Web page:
THE Plug-in Car Grant, given a value shave and price cap on 18 March 2021, will gradually be remaindered. Current funding is planned to last until 2022-23.
The information was relayed to a meeting organised by the National Franchised Dealers Association (13 May, 2021), when representatives from the Office for Zero Emission Vehicles – OZEV, previously known as OLEV – provided clarification about the Plug-in Car Grant.
Talking to the franchised dealers present, OZEV clarified a number of points.
Future changes to the grant
OZEV explained that the plug-in grants had been designed to support the uptake of ultra-low and zero emission vehicles during the early stages of the market. However, the government intended to “gradually deliver a managed exit” from the grants (which have been extended until 2022/23), although OZEV did add that vehicle uptake would be continued through other measures.
OZEV added that during the early stages of the grant, when uptake was low, it was able to provide advance notice of any changes.
However, with increasing demand, a very short notice period ahead of the grant rates in March 2020 led to a large spike in orders between the announcement and the changes coming into effect. On this point OZEV noted that the “government has a responsibility to manage the grant budget and to deliver value for money for taxpayers”.
In future OZEV said the pug-in grant would be kept under review. Subsequent changes, in all likelihood, would also be introduced without warning.
Definition of the Plug-in Car Grant price cap
OZEV also provided clarity around the price cap definition stating cars must be priced below £35,000 RRP to be eligible for the grants.
In particular, the price cap definition includes “any non-standard option fitted by the manufacturer or dealer affecting the capacity of the battery, drive train configuration or maximum net power”; and it does not include “any non-standard option fitted by the manufacturer or dealer which does not affect the capacity of the battery, drivetrain configuration or maximum net power”*.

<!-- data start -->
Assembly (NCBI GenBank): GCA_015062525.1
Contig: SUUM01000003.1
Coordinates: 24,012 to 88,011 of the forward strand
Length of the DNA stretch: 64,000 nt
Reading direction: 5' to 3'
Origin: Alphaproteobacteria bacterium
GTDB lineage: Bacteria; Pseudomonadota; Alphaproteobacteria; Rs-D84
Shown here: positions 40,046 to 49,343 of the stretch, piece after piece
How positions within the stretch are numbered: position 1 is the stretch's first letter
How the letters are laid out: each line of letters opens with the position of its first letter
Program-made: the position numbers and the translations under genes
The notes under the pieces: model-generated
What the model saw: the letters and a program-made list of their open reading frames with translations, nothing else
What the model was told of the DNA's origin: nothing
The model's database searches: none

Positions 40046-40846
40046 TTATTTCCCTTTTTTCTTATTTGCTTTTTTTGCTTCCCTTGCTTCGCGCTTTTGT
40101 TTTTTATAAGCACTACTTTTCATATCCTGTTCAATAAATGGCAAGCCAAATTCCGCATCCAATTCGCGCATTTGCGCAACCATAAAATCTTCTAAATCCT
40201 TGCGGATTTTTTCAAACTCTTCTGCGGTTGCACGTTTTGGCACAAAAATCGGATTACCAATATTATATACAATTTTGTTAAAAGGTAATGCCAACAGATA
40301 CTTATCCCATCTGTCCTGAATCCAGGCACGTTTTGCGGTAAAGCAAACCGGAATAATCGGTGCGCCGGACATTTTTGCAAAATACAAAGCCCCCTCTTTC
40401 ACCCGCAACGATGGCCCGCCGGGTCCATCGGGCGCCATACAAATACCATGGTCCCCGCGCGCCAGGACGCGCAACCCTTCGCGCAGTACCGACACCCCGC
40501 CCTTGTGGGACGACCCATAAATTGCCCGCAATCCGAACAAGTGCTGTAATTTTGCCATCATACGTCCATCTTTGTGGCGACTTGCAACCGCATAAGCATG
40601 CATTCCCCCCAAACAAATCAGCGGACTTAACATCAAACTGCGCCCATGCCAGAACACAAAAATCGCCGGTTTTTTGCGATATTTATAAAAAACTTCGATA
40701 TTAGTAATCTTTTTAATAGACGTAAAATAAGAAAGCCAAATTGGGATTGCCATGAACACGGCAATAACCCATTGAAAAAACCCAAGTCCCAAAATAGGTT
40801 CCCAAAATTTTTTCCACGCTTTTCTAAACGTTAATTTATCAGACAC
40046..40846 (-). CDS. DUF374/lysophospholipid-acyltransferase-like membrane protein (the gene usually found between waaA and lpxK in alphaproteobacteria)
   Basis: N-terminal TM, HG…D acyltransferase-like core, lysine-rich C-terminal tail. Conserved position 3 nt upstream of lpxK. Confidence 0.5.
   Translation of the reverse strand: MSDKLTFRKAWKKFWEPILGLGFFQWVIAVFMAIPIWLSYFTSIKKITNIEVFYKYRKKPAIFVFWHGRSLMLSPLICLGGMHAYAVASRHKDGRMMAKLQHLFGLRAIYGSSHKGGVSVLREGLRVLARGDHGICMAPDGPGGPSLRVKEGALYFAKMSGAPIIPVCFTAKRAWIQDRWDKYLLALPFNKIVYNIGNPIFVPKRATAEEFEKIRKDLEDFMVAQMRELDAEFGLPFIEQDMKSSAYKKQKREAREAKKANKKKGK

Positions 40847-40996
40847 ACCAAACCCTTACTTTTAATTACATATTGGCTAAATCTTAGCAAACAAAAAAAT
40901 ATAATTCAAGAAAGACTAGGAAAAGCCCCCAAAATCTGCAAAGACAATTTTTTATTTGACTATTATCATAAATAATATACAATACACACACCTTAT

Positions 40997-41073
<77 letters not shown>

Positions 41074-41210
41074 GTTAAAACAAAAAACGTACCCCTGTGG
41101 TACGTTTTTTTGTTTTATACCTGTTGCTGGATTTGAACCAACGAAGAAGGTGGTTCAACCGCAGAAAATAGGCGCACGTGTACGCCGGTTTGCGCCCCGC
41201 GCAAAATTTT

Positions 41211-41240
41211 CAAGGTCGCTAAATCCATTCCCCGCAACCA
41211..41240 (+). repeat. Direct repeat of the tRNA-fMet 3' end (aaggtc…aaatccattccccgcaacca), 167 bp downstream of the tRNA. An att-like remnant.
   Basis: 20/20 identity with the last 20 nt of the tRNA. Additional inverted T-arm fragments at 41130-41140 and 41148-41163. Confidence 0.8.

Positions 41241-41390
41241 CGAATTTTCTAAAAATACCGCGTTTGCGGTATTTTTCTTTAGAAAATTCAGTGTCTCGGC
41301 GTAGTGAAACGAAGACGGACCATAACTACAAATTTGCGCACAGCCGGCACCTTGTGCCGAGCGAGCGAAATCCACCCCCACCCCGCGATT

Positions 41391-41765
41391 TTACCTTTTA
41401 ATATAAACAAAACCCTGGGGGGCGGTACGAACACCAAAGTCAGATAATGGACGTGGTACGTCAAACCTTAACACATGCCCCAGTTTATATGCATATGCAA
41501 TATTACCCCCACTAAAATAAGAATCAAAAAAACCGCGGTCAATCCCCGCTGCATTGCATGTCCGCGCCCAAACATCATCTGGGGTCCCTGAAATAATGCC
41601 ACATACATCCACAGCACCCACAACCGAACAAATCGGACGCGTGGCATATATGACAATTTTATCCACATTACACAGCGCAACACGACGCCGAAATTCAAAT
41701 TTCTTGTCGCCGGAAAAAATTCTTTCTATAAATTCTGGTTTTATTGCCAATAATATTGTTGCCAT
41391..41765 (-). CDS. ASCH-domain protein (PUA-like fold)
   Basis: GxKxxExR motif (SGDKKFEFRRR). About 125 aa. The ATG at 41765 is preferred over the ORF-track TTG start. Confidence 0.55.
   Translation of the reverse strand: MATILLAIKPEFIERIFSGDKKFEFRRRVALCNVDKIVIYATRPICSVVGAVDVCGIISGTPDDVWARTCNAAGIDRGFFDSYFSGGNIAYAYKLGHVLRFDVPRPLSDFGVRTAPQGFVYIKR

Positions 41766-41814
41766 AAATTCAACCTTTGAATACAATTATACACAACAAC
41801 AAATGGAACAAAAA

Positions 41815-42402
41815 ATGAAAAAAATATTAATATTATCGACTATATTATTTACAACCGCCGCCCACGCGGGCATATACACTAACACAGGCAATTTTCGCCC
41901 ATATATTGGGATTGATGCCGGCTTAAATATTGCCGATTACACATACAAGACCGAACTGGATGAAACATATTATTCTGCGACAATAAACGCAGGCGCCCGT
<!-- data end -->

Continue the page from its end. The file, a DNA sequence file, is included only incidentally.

Sue Robinson, NFDA chief executive commented:
“NFDA has been working closely with the government’s Office for Zero Emission Vehicles over the past years, especially, since the launch of our government co-funded Electric Vehicle Approved accreditation scheme and the development of our EV working group.
“Today’s session proved extremely useful in providing retailers with further clarity around the plug-in grant, including details on the definition of price cap which not all dealers are aware of.
“Going forward, we will continue to work closely with OZEV to best represent our members’ interests and, in turn, provide franchised dealers with clear and timely guidance”.
Further details on price cap definition
Definition of price for application of the cap to be eligible for the PICG, eligible cars must be priced below £35,000 RRP. The definition of price includes:
• VAT, including VAT reclaimable by a business
• vehicle manufacturer or dealer’s mandatory extras including delivery charges or administration fees
• the battery cost (including where the battery is leased)
• any non-standard option fitted by the manufacturer or dealer affecting the capacity of the battery, drive train configuration or maximum net power
• any non-standard option fitted by the manufacturer or dealer which does not affect the capacity of the battery, drivetrain configuration or maximum net power.
• modifications such as ‘police packs’, ambulance/fire engine modifications
• modifications for disabled users
• warranty/insurance and service packages etc
• first registration fee and cost of first licence
• discounts (including rebates)
Where a vehicle model has a price range which straddles the cap only those variants/trim levels priced below the cap will be eligible for the grant. Variants or trim levels of eligible vehicles which are priced above the price cap are not eligible for the grant.
Ralph Morton is the leading journalist in the leasing broker sector and editor of Broker News, the website which provides information and news for BVRLA-registered leasing brokers. He also writes extensively on the fleet and leasing market in both the UK and Europe.